The Fresh Loaf

News & Information for Amateur Bakers and Artisan Bread Enthusiasts

Why doesn't my bread "sing" to me?

cottageloaf's picture
cottageloaf

Why doesn't my bread "sing" to me?

I have been making sourdough loaves for 6 months now and love doing so - but they don't sing when they come out of the oven? Presumably, a musical loaf is a happy loaf. Can anyone explain why it's a good thing to hear the performance on cooling and how do I achieve it?My first post, so look forward to some help, thanks very much folks.

 

totels's picture
totels

More details about your method would be required to try and diagnose exactly what might be causing this.

The singing is basically a result of the hard brittle crust cooling and contracting ever so slightly. Off the top of my head some possibilities could be undercooking and possibly cooking with a lot of steam resulting in still-moist crusts.

cottageloaf's picture
cottageloaf

Thanks for the reply! I  steam with preheated dish in bottom of oven, hot water poured in, steam for 10mins then remove. I also use covered method - use preheated stainless steel dish to cover for 20 mins, remove, finish off for approx 15 mins. Sit the loaf on granite block which is preheated for 40 mins. I have noticed that my batards seem to be slightly soft at the sides altho the tops are always nice dark brown.

jeremiahwasabullfrog's picture
jeremiahwasabullfrog

I'm not an expert at this, but as I understand it, you want a thin crust and a dry crust.

You get a thin crust by using the highest baking temperature you can get away with.

You can help to dry it out by venting the oven properly after steaming. I have never made a science of it, but I think if you just leave the oven door open for a few seconds when you take the steam pan out. I have heard of people leaving the oven door open a crack for a few minutes at the end to make sure the crust gets nice and dry.

 

cottageloaf's picture
cottageloaf

Thanks for the suggestions, will try. So much to learn, it's great!

dmsnyder's picture
dmsnyder

Hi, cottageloaf.

You may find the information in this topic instructive and helpful: Consistent Crackly Crust Conundrum Conquered?

David

cottageloaf's picture
cottageloaf

Thanks so much for that David. Lots to read and digest! I hadn't thought of using the convection oven, will give it a whirl.

 

rossnroller's picture
rossnroller

Hi cottageloaf.

Firstly, I don't think a loaf 'singing' in the initial resting period out of the oven after the bake is necessarily an indicator of a perfect bake. However, it is a delight when it happens.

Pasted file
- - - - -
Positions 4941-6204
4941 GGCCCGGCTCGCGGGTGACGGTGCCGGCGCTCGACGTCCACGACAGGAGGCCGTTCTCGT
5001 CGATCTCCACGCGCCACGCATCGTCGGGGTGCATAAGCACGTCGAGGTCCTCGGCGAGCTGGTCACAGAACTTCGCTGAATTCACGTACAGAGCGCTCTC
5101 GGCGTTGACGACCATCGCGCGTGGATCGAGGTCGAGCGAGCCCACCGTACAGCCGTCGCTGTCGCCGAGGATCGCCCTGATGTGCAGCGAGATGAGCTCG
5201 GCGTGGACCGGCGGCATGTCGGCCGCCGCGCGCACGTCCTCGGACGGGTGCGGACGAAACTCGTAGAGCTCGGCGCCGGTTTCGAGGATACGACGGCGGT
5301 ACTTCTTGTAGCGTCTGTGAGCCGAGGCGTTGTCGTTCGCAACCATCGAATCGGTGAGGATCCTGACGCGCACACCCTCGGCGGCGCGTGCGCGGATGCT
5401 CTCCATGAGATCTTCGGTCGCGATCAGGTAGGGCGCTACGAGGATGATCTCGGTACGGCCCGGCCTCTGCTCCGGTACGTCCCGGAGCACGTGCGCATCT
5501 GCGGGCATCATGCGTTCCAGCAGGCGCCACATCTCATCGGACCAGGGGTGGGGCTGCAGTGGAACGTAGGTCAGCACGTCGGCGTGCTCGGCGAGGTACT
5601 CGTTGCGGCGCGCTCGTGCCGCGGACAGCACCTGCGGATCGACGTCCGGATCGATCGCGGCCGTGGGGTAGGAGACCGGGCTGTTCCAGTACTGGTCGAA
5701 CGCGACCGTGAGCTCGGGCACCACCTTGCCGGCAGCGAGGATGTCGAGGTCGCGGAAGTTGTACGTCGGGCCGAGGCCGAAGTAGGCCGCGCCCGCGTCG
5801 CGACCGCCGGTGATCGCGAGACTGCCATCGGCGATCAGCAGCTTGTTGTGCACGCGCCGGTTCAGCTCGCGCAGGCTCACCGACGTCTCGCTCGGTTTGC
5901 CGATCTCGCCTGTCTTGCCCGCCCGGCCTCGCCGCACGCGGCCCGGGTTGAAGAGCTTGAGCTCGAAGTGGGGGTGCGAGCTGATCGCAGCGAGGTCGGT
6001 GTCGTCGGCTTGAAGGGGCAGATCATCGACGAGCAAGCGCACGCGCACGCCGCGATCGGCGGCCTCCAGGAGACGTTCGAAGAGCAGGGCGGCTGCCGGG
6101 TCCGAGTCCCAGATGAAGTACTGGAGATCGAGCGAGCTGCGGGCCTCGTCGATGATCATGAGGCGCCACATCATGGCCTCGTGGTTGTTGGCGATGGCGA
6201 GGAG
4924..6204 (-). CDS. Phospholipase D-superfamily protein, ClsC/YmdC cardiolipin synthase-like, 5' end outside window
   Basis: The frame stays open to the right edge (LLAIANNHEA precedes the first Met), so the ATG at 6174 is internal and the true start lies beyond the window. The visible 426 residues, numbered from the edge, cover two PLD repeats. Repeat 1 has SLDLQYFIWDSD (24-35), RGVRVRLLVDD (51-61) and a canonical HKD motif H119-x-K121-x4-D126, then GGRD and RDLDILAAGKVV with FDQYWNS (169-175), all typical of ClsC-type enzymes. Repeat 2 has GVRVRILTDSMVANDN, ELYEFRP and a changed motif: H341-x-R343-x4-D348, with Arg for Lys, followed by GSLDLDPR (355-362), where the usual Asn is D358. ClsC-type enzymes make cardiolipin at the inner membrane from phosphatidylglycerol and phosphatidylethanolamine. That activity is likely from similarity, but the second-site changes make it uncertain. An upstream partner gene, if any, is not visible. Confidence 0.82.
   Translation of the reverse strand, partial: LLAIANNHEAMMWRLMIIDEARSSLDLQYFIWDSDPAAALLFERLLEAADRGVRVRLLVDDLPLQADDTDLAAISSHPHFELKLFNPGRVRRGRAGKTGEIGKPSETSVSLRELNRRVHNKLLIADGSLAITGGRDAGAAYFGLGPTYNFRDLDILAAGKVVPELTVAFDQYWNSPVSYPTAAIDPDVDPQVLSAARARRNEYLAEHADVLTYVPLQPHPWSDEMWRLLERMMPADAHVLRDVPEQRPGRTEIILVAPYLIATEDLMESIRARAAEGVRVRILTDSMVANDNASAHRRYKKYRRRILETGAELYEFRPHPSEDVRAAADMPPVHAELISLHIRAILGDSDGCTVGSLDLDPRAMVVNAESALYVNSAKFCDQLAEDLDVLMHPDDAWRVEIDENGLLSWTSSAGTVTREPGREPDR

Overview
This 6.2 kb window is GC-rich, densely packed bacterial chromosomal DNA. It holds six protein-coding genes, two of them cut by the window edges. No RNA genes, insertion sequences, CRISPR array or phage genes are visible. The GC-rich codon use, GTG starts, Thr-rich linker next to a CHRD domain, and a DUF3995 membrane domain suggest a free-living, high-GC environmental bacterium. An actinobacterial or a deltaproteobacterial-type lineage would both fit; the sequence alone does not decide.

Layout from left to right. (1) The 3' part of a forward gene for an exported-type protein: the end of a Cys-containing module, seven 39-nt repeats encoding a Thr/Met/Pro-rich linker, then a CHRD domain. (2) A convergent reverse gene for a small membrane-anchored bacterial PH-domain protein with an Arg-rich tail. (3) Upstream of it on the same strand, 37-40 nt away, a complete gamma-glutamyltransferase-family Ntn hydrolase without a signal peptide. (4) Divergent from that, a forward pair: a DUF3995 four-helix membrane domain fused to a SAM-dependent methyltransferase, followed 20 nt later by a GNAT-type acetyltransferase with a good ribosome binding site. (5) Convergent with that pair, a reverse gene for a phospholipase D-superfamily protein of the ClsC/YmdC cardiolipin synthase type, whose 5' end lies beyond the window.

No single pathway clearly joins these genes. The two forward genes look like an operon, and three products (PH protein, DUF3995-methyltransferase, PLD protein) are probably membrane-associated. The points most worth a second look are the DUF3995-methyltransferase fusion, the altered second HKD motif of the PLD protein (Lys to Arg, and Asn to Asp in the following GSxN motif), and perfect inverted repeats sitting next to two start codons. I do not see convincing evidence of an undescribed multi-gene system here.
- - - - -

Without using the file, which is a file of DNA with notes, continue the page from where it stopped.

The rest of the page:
David's post he linked to is terrific, and you could well find your answer there. While not one for scientific explanations, I have noted some factors through practical experience that do result in a musical loaf and are not included in David's thread (as far as I can see - I did not carefully read all posts in the thread). So, I can't explain the 'why', but I can outline the 'how'.

1. I get singing loaves when I retard the dough overnight and bake out of the fridge next morning. It doesn't seem to make much difference whether I bake straight out of the fridge, or let the dough 'warm up' for an hour or so before loading.

2. My loaves do not always sing when 1 above applies. It depends on the formula. One of my regulars is the old faithful, the Norwich rye, and I find this formula consistently yields a singing loaf when 1 is applied, especially when I'm using wholemeal flour instead of rye as the whole grain component.

3. I steam using the microwaved towel method, and do not use a cloche. I take the steam source out at the 15 minute mark of the bake. I do not use the fan on my oven when baking bread.

4. I progressively reduce the heat during the bake. While the gradations change for different breads (a matter of trial and error and taking notes to remind me of tweaks that work and those that don't), typically I would bake on max (250C) for the first 5 mins, then reduce to 225 for 7 mins, then to 215 for 12 mins, then to 200 for 15 mins. I then turn off the oven and let the bread rest on the baking stone with the oven door ajar for 5 mins, before taking it out and putting it on a cooling rack. That no doubt purges the oven of any residual steam and dries out the crust. Then it's out of the oven and on to the cooling rack. It's at this point that the concert begins! An added bonus is that when you get a singing loaf, you also end up with some nice crazing of the crust.

Hope some of that helps.

Best of baking
Ross

cottageloaf's picture
cottageloaf

Thanks so much Ross. I have been using the Norwich rye recipe for my last 2 bakes. Lovely stuff! I will try your suggestion of a falling oven temp and also the microwaved towel method.

Enjoy your orchestra! I hope to have one soon.

Cottageloaf

 

 

rossnroller's picture
rossnroller

Best of musical baking to you!

Ross

clazar123's picture
clazar123

Because it didn't know the words?

Happy baking!

cottageloaf's picture
cottageloaf

Mute now, but hope to record in near future - a lot of tweaking ahead!

Leandro Di Lorenzo's picture
Leandro Di Lorenzo

Usually,,,, the bread will only sing if you allow a full bake.... Forget about the collor.... Check the bottom (knock a few times, expect to hear the sonud like passing thrue the bread). Let me ask you something.. When you cut the bread, afther allowed to cool, how's the crumb? Is there too much moisture when you touch it (your finger bounces back) or is a nice texture?? If there's too much moisture inside the bread, is a sign that the bread is not fully baked... (You probably would like to know about it before cutting the loaf lol). And the smell of fully baked bread is remarkable!!! Is awesome!!! You can notice right away!!! especially if u r using a pre ferment or levain!!! So the bread will only sing if ti's fully baked... The color,,,, u gonna have to work with time and temperature!!! Not an easy task with a home oven rsrssrs...